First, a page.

The authors state that “China is a muscular and commercially-savvy lender to developing countries” which doesn’t allow borrowers to participate in collective restructuring with Paris Club countries, concluding that “Default triggers of the sort we have identified in Chinese debt contracts potentially amplify China’s economic and political influence over a sovereign borrower.”

The strategy playing out in Zambia has resulted in resentment toward China, increased ethnic tensions, debt default and more concessions to China in order to pay back that debt. Not only this, but China’s policy in Zambia has only created a hostile environment for Chinese nationals as well. The fixation with controlling foreign nations through surveillance or debt has not led to an increase in security but instead fostered new forms of insecurity in host nations.

Fueling Insecurity

Pakistan is another example of this security dilemma. Even though China has flagged Pakistan as its key partner in the BRI, it is still being crushed under the weight of its $24.7 billion in debt. Again, Islamabad has downplayed this, stating that there will be great growth eventually if Pakistan keeps following the CCP’s lead, even if it means allowing China to lease the nation’s southern port in Gwadar for the next 40 years to be able to make payments on its loans.

In July, a bus traveling to a construction site in northern Pakistan was attacked by a suicide bomber, killing nine Chinese nationals. In August, Chinese engineers were targeted in a bombing that left two children dead in the port of Gwadar. Previously, in June 2020, gunmen attacked a stock exchange in Karachi, citing China’s exploitative investments in Baluchistan province as motivation for the attack.

The violence stems again from the unfairness of the Chinese contracts, demanding concessions that don’t benefit the local population but China’s bottom line. In Baluchistan, this means that China is mining resources like copper and gold while the impoverished Baluch people themselves see no dividends from the minerals they live atop of. They see themselves as being stripped of the bounty of their land and having to share their already meager electricity and water resources.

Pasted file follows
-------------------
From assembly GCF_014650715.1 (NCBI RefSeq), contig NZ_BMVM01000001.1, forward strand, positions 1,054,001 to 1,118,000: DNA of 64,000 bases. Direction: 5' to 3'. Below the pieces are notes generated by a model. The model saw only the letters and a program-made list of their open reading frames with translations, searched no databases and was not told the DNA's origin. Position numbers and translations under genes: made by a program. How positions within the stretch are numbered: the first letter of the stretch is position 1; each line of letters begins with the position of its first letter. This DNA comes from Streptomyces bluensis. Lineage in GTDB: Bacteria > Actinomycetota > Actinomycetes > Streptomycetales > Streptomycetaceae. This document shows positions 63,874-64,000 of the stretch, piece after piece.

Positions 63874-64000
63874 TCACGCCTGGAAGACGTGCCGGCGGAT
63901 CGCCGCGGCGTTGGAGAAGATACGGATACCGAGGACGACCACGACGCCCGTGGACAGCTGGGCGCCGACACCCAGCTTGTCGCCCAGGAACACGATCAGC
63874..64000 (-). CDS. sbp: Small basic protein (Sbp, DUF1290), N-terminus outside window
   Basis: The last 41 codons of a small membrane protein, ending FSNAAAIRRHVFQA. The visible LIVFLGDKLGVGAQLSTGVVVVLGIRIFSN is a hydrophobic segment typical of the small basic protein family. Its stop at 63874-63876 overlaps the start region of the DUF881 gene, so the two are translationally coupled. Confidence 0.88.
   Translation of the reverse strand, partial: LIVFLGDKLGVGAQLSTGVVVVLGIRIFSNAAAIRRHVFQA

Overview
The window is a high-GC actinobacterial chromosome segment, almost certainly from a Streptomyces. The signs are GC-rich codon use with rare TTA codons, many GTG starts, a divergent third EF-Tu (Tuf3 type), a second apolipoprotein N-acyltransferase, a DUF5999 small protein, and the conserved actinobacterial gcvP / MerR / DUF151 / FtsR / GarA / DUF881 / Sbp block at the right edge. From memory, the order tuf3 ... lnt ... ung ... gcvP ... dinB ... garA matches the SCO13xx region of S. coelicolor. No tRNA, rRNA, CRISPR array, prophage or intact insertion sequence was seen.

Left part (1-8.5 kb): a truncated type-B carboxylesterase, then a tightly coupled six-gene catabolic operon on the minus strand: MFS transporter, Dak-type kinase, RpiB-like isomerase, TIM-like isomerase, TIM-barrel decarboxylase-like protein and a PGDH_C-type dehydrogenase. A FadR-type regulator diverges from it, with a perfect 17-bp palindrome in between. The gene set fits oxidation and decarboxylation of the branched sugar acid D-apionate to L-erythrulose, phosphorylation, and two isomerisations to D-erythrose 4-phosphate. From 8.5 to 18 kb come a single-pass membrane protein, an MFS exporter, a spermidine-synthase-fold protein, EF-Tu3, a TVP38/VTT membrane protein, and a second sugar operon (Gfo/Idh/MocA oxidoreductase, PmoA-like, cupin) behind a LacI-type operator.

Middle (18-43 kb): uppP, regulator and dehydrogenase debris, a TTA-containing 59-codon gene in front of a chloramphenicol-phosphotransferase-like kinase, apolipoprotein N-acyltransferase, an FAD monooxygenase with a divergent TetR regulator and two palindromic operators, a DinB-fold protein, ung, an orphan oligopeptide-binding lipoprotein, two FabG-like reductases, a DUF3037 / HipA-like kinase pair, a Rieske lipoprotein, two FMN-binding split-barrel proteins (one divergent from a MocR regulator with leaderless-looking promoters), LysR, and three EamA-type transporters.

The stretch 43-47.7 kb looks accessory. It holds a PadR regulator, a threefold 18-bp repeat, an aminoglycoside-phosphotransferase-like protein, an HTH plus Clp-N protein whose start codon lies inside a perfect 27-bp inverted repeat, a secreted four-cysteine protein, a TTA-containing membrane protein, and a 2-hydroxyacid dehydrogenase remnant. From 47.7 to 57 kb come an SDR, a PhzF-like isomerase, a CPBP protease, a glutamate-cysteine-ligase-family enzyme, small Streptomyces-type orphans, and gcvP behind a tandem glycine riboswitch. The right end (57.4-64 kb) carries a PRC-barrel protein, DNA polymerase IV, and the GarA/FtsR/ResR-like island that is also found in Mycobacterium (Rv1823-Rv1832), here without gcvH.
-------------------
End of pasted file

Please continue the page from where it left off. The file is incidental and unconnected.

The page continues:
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All the while, protests regarding China’s investments in Pakistan have continued, with local communities facing food shortages because of China’s exploitation of resources like fishing.

More Chinese investment, more concessions, more discontent, more insecurity: The more Beijing attempts to straddle its international partners with debt and use this debt to exert control over their assets, making decisions regarding economic development and forcing them further into China’s orbit, the more insecurity is created for both the host nations and the Chinese nationals there.

Making the Same Mistakes

However, China has not learned its lesson and is now poised to double down on its mistakes again in Afghanistan. Just a few weeks before the Taliban seized control of the country in August, Chinese Foreign Minister Wang Yi met with the head of the Taliban’s political commission, Mullah Abdul Ghani Baradar. The meeting solidified China’s stance on the Taliban: They are the choice of the Afghan people, even if few of the people agree.

The truth is that the CCP is far from considering what the will of the people is, be it in Afghanistan, Pakistan or Zambia. What they care much more about is that the Taliban are the ones in charge and that the group desperately needs aid and international recognition, both of which China can provide. If China delivers on those important factors then, perhaps, Beijing can exert control, secure investments, combat terrorism and possibly extend its domestic crackdown to Uighurs living in Afghanistan.